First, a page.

“We have a team available 24/7 to support public health authorities in their response to the epidemic. Working with them, we may temporarily suspend the accounts of riders or drivers confirmed to have contracted or been exposed to COVID-19,” the company said in a statement. “We’re also consulting with an epidemiologist to make sure our efforts as a company are grounded in medical advice.”
Uber said on Saturday (March 7) that it would compensate diagnosed rideshare and delivery drivers and people forced to quarantine. The company said financial assistance will be offered for two weeks.
The ridesharing giant has already compensated drivers in some locations and is “working to quickly implement this worldwide.”
The company has also armed drivers with disinfectants and said that Uber Eats deliveries can be left for customers at the door.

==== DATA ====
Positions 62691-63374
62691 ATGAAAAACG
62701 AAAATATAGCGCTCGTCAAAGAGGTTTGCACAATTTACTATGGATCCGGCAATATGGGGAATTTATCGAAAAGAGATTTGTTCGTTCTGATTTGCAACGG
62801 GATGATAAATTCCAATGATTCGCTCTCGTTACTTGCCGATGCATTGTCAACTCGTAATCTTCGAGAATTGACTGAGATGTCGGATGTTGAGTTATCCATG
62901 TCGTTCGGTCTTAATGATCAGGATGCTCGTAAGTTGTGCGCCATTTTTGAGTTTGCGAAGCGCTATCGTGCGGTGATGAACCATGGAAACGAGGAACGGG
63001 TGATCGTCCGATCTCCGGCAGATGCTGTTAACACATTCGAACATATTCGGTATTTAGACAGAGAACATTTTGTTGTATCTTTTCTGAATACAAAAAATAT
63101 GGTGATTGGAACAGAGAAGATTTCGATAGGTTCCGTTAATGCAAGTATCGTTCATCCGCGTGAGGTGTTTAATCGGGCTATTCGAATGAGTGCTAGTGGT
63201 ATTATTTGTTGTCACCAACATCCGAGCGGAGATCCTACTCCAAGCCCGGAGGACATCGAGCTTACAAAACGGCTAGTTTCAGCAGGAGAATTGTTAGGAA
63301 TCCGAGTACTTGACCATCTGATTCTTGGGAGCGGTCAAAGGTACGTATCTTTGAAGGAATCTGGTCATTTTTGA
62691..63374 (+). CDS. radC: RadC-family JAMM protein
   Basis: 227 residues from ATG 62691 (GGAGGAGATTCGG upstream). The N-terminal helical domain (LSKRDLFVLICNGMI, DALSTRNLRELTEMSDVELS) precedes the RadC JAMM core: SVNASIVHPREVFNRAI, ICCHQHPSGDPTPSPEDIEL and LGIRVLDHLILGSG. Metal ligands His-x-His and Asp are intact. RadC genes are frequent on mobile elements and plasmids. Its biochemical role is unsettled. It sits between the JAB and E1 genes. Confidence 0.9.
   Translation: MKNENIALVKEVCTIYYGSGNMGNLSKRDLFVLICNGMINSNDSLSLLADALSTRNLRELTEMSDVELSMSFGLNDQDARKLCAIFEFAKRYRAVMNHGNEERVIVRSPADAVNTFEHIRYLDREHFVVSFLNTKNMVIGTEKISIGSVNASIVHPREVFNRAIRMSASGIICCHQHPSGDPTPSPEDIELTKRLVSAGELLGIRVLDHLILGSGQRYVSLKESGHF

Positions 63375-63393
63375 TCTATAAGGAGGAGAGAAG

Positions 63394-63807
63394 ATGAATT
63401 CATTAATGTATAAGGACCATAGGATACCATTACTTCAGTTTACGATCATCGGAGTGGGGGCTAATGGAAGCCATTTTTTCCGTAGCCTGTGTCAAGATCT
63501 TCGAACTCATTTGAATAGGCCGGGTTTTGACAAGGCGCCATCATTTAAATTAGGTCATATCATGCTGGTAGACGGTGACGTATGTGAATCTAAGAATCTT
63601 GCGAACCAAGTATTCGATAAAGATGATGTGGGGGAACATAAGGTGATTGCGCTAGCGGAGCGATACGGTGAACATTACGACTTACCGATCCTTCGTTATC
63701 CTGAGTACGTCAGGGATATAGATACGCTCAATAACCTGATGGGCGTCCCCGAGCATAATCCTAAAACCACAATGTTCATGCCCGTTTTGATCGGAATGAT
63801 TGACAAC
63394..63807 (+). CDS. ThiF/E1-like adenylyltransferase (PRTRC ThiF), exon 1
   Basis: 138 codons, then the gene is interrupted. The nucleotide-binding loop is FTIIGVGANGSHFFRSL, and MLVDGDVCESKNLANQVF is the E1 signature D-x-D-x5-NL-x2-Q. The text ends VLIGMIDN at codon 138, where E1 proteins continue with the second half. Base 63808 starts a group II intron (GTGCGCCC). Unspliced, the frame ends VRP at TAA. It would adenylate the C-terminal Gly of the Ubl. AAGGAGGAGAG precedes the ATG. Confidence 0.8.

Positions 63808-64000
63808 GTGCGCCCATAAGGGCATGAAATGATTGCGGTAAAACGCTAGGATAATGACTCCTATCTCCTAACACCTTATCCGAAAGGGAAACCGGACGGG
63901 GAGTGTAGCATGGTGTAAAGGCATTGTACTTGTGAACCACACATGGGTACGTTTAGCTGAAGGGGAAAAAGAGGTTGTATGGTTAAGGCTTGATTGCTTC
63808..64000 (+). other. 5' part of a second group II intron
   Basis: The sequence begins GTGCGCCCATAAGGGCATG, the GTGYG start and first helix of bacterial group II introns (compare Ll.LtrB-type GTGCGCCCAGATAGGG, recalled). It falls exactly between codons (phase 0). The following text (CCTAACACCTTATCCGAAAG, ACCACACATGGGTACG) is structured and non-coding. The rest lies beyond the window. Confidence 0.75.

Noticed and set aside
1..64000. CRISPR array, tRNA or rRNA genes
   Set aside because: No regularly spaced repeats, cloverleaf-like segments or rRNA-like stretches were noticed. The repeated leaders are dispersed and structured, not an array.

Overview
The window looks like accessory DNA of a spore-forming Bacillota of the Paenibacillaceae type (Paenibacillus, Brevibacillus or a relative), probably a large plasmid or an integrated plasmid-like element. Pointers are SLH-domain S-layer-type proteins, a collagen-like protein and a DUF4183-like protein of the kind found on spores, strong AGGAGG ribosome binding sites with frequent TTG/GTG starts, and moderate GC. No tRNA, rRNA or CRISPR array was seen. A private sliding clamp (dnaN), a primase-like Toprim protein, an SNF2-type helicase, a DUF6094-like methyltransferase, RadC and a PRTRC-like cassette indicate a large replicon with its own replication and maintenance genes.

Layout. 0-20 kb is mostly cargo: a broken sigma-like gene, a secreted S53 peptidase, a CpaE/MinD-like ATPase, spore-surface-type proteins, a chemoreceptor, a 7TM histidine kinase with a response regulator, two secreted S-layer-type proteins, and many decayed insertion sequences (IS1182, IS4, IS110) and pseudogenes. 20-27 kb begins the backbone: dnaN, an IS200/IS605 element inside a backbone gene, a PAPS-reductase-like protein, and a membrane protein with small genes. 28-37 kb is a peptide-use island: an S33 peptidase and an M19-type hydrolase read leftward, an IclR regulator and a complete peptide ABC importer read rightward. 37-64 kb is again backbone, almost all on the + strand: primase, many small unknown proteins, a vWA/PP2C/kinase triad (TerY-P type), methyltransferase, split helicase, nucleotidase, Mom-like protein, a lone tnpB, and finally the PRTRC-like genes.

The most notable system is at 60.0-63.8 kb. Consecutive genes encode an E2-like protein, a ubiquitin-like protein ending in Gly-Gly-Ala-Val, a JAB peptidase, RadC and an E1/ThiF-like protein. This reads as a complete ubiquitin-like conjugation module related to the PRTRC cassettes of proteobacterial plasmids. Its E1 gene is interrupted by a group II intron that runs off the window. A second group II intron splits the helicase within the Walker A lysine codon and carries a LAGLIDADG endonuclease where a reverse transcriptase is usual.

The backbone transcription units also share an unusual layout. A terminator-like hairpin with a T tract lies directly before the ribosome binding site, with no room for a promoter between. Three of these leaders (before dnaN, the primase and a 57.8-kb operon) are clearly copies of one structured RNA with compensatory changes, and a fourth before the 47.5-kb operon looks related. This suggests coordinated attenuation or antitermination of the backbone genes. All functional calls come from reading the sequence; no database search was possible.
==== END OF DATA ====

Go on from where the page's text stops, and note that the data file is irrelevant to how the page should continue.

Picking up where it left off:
Andrew MacDonald, Uber’s senior vice president of rides and platform, said the company is looking into a worldwide paid sick leave policy for its drivers worldwide. Drivers are eligible as soon as they provide Uber with documentation of being diagnosed or asked to quarantine or self isolate at the direction of a public health organization.
“We are supporting drivers and delivery people who are diagnosed with COVID-19 (coronavirus) or placed in quarantine by a public health authority,” MacDonald said, in a statement on Uber’s paid sick leave policy. “We believe this is the right thing to do.”
The uncertainty in the markets is causing merchants worldwide to rethink their strategies for reaching consumers. Some have created connections as ripples run through the global economic ecosystem.
As marketing and advertising budgets are shrinking drastically, those funds are being repurposed toward building community, toward crisis mitigation and, on the whole, toward keeping the consumer relationship alive and vital — even when consumers aren’t going to the stores.